Five Reasons Why You Need to Monitor Your Breast Implants

Thick calcified and contracted breast capsules with old ruptured dual lumen breast implants.  The saline portion likely ruptu

Breast implants don't last forever. Know the issues, get surveillance imaging for silicone gel breast implants, and keep up with evolving discussions regarding Breast Implant Illness and Breast Implant Associated - Anaplastic Large Cell Lymphoma.

#1    Breast Implants Do Not Last Forever

I have heard countless times from older women with breast implants that their original surgeons told them the implants would last a lifetime.  I didn't really believe so many were told such nonsense until I saw product literature from that era that confirmed it.  The adage "Nothing lasts forever" is true, and it includes breast implants! Saline implants have an advantage here - a hole in the implant will cause deflation, which is obvious and doesn't need fancy imaging to detect.  

#2    The FDA Recommends That You Get a Periodic MRI Scan

I could rant about all the things wrong with our regulatory agencies, including the FDA, but I think this is some good advice.  Since 2006 there has been a recommendation to get a non-contrast MRI 3 years after silicone gel breast implantation and every 2 years thereafter.  (There has been talk of changing this to first MRI at 5 years, then every 3 years, and allowing substitution of ultrasound instead).  The idea is that a hole, or tear in the shell of the silicone gel implant cannot be detected by physical exam, and mammograms aren't that great for detecting it either. Now I can hear some plastic surgeons say "A hole? So what!?', and cite a study that claimed there is no increased risk of adverse events if a known ruptured implant is left in place.  Sigh.  Flawed studies can't be made better with flawed logic and a lack of common sense.

#3    Breast Implant Associated - Anaplastic Large Cell Lymphoma (BIA-ALCL)

So far only associated with textured implants, primarily the coarsely textured Allergan Biocell implants, the incidence of this unusual cancer is rising.  Fortunately, awareness is rising as well, and when caught early as it usually is, is effectively treated with implant removal and capsulectomy.  See my page on ALCL and my blog posts on this topic here, and here.  (Some of this information has changed since originally published). BIA-ALCL often presents with swelling (seroma), which needs to be properly tested.  Any swelling, masses, or lumps (You do breast self exams, don't you?) need to be evaluated promptly.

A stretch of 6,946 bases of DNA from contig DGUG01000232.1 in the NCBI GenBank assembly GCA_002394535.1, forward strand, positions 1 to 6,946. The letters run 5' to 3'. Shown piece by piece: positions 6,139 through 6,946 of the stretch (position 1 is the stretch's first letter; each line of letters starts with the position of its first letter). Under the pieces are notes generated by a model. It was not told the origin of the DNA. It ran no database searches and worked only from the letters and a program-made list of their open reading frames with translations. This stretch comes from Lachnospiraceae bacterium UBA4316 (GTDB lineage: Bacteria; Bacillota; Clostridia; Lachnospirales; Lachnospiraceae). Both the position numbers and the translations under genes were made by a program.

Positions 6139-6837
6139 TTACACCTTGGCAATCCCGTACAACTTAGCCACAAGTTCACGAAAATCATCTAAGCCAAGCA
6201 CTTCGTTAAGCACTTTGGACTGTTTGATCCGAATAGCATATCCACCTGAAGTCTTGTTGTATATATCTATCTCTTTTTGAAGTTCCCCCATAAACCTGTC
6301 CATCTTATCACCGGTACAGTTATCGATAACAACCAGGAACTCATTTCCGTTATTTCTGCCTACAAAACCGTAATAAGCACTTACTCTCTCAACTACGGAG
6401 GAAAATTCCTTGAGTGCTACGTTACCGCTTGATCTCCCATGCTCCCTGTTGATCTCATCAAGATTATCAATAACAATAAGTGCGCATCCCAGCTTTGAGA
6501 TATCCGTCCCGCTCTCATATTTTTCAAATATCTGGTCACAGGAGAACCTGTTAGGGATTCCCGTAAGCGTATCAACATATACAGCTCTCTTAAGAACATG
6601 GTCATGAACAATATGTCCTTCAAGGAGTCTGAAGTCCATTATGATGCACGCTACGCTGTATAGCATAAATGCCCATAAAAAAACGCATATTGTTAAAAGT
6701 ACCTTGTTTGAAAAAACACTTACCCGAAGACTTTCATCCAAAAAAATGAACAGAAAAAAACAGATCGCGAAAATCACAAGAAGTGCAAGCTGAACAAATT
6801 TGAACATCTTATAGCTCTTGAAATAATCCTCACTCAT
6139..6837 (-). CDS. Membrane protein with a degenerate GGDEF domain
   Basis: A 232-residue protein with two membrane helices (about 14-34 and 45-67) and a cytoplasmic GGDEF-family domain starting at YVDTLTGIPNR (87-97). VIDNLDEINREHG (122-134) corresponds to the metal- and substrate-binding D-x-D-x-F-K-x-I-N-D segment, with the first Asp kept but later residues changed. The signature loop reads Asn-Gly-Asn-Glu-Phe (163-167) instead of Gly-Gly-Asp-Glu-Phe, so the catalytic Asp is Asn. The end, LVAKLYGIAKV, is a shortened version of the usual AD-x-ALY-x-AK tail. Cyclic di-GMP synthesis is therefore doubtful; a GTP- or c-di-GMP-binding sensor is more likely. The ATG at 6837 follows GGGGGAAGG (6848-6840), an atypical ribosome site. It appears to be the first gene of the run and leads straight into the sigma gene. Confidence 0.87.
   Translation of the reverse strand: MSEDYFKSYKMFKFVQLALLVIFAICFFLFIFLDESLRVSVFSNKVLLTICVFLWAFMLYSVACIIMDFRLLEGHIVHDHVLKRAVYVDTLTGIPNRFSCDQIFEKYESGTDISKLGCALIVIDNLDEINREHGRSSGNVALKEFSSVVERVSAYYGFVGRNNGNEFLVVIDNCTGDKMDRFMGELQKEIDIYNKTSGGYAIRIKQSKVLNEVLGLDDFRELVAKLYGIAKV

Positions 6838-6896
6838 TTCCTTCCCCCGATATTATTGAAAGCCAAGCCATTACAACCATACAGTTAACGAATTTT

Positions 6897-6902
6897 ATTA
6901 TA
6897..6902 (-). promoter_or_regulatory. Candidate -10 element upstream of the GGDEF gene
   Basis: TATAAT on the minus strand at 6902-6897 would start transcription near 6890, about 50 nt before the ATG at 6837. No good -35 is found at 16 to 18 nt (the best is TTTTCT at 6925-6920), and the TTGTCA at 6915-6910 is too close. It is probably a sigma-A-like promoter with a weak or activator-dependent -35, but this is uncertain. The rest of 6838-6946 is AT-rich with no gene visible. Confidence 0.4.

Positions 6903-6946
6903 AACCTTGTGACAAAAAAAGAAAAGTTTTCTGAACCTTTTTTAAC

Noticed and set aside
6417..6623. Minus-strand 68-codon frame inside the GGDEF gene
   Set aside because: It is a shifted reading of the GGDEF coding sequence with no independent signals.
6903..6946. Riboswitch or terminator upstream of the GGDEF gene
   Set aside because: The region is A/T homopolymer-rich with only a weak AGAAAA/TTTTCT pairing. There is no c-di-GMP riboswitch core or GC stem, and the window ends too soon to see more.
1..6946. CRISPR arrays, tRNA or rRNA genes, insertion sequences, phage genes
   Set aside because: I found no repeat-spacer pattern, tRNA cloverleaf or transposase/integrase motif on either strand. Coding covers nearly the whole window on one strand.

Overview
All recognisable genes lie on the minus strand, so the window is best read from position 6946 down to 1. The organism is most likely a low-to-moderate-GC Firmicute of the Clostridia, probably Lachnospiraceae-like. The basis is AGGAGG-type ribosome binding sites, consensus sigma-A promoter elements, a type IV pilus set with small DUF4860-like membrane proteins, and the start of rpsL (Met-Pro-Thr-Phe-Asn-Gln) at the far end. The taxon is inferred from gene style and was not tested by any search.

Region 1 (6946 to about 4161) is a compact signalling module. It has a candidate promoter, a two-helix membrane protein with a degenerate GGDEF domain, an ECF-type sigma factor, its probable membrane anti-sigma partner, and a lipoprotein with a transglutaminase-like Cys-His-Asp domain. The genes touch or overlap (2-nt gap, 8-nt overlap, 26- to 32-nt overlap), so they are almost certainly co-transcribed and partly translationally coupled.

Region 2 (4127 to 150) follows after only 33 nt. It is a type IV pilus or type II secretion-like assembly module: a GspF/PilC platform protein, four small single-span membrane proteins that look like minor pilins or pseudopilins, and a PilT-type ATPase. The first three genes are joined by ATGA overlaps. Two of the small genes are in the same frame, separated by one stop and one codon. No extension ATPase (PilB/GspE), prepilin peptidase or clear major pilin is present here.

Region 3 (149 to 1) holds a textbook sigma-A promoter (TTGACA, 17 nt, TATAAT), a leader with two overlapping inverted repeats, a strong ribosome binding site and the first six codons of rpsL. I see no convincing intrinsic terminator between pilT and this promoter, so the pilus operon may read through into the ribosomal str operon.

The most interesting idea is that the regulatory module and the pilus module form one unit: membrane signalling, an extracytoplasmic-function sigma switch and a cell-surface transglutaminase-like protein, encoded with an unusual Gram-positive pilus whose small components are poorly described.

#4    Breast Implant Illness (BII)

A controversial topic.  Sometimes called silicone implant illness. Unlike many plastic surgeons, I do think this is a real condition in some women with breast implants, both silicone gel and saline. Most epidemiologic evidence doesn't support it but these studies have many flaws.  There is scientific plausibility to explain the disorder and hopefully improved breast implant registries and better basic science research will shed more light on this in the future.  Symptoms are many, but common ones include insomnia, fatigue, brain fog, blurred vision, headache, numbness and tingling and joint aches.  Less common problems include rashes and cystitis.  Conventional evaluation often yields little objective information, so patients' complaints are often dismissed by their physicians and surgeons.  Surgeons like myself who have large BII practices see dramatic improvement in the vast majority of BII patients after implant removal and en bloc capsulectomy. Be aware of your overall health.  If you encounter slow changes to your health with no clear explanation, consider BII.

#5    Warranty and Insurance Coverage

Know your insurance policies and implant manufacturer's warranty policies.  They are all different, and they've improved over the years.  A painful capsular contracture (Grade 4) will often be covered by insurance, but not implant replacement.  Implant leakage and capsular contracture may be covered by your implant warranty but there are limits.  You don't want to neglect a worsening capsular contracture until the warranty has expired!

Douglas J. Mackenzie, MD

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